In PSM3 magazine Bethesda Softworks’ Todd Howard, game director on Elder Scrolls V: Skyrim, tells readers that there will be no Xbox 720 or PS4 before 2014. To quote: “I think it’s going to be a while still, I really do. I think consumers are happy with the current ones, there’s a lot you can do with them.”
Developer Square-Enix has the opposite approach of Bethesda. The studio is already anticipating the Xbox 720, and other next-gen consoles, by announcing plans to open up a second Canadian development studio by 2012. To quote, the General Manager Eidos-Montréal (a Square-Enix company), Stéphane d’Astous: “The new consoles from Microsoft, Sony and Nintendo will require more attention and more staff. We want to prepare ourselves.”
In the October 2011 edition of 360 Magazine UK they state their belief that “Microsoft’s next-generation console will utilize the [operating system] successor to Windows 8, with the launch window purportedly stretching closer to 2015.” This comes after Microsoft’s Andy Lee mentioned an interesting tidbit at the Microsoft Worldwide Partner Conference. He said: “We won’t have an ecosystem for PCs, one for phones and one for tablets, they’ll all come together as a single ecosystem.” – That coincides with the company’s mid-September announcement they’ll be bringing Xbox LIVE to the PC with Xbox LIVE on Windows 8, which is expected to have a release date in Fall 2012.
The magazine also says that “Kinect will play a much bigger role in Xbox Next, with the popular motion peripheral rumored to be heavily incorporated into the cross platform features of the next-generation console.”
And although that would only give Windows 8 a three-year life cycle, they conclude “So what does this mean for the Xbox? The unified operating system will open up huge opportunities for studios, as cross-platform development covering all Microsoft devices becomes cheaper and easier. It’s set to emulate a system similar to Apple’s, where iPhones and other mobile Apple devices can communicate and share information seamlessly with one another. For a major game software and hardware publisher like Microsoft, this kind of interaction could lead to some very interesting gaming innovations in the future.”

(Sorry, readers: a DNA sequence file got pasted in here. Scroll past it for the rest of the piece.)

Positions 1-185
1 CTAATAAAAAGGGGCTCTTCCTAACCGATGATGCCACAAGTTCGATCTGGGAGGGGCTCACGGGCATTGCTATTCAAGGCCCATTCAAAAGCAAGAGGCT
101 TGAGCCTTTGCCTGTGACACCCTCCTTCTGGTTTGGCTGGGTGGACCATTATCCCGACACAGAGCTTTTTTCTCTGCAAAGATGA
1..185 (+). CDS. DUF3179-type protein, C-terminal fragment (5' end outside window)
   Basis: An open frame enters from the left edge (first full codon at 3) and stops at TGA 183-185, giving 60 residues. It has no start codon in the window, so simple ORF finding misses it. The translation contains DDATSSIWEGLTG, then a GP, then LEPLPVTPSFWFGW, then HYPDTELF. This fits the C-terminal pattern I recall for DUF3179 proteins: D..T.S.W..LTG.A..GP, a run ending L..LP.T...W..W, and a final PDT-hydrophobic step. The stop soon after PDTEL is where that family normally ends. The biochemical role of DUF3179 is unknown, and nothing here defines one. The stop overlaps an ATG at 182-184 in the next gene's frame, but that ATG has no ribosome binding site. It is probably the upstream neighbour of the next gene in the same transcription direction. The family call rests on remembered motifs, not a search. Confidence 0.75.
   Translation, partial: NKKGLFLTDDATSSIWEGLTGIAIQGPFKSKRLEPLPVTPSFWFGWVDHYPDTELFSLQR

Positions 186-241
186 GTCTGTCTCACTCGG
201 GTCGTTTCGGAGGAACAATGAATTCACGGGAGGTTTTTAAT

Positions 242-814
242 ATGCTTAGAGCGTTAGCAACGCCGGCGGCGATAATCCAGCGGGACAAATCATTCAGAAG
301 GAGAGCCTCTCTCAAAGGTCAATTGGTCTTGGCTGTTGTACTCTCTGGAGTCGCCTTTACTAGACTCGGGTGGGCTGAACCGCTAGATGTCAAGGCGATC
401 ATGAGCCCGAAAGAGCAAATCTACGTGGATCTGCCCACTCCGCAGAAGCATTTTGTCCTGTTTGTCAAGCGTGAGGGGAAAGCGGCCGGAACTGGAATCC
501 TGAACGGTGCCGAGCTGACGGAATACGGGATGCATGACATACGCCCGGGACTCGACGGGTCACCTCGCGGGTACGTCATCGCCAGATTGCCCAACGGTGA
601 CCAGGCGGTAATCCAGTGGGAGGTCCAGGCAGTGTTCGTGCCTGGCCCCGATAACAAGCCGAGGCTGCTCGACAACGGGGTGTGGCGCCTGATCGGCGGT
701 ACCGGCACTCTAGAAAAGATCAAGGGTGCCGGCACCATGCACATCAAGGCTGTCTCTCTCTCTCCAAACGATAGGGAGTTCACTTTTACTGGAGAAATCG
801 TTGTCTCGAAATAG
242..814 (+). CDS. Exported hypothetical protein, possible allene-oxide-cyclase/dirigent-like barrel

Just think Kinect motion controls for fluid system browsing, opposed to the touch controls shown in this Windows 8 demo video. Of course controller button shortcuts could move you around the system menus just as well. That said, the Windows 8 simplified user experience could work well on a console don’t you think?
Xbox 720 Launch Games?: Next, we have Xbox World Magazine’s October 2011 issue #109 with some juicy rumors. The magazine claims that the Xbox 720 launch games will include Gears of War 4 and Forza Motorsport 5! Their “The Insider” column reads: “what are id Software doing now that Rage is about to ship? Doom 4, that’s what. Don’t expect it for this gen, though. It’ll be Xbox Next for sure. And what of Xbox Next? Well, the Insider hears suits at Microsoft are already lining up the launch games – and they include two monsters: Gears of War 4 and Forza 5.” CVG adds: “We hear a number of Microsoft-friendly developers are hard at work on prepping next gen games as we speak. Could this be the reason why Remedy are so quiet about Alan Wake 2? (Yes). Rare, Lionhead (Fable 4?) and Turn 10 all have teams in place too. Rare, we hear, are even prototyping ideas for a new mature title.”
All large publishers and developers really need is the target specs of the next-generation console to get game development started. If those rumors are true, you have to wonder what exciting games we’ll see on Xbox 720…
This video shows Xbox 720 console mockup pictures unofficially made by Xbox fans.
Thanks to salernoking for the video.